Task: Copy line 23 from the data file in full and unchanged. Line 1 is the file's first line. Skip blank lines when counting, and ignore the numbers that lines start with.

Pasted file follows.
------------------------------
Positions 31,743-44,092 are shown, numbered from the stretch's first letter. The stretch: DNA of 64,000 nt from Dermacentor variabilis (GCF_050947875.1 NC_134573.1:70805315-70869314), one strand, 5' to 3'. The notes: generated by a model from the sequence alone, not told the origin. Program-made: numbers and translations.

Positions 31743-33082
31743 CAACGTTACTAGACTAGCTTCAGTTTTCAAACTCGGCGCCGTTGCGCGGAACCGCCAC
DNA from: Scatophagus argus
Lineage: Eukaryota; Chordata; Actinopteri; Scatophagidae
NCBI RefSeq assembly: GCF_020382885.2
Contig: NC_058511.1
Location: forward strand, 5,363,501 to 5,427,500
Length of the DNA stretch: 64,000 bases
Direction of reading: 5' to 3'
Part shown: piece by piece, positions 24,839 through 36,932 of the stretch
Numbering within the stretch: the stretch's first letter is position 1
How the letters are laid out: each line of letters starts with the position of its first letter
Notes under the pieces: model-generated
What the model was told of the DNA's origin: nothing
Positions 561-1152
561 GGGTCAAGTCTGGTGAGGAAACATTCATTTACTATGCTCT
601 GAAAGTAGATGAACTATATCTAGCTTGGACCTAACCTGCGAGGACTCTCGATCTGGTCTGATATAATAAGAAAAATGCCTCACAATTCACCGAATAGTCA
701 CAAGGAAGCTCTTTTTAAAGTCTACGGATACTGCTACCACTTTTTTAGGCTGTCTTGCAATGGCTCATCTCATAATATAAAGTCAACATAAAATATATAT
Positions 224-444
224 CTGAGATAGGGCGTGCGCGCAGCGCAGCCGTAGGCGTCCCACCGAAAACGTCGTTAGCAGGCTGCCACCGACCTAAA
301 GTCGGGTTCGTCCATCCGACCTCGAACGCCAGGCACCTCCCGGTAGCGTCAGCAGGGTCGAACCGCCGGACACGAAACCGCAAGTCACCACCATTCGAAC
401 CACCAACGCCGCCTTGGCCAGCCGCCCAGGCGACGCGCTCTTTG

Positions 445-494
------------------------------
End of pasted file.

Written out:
401 CACCAACGCCGCCTTGGCCAGCCGCCCAGGCGACGCGCTCTTTG